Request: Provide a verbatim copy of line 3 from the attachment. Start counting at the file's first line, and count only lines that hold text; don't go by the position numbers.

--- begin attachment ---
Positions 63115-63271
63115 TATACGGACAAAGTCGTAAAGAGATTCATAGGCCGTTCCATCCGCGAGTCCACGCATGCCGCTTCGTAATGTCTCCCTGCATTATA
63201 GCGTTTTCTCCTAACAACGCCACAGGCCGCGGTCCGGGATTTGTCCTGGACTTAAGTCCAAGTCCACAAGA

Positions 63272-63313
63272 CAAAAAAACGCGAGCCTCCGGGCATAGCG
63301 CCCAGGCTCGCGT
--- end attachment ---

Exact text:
63201 GCGTTTTCTCCTAACAACGCCACAGGCCGCGGTCCGGGATTTGTCCTGGACTTAAGTCCAAGTCCACAAGA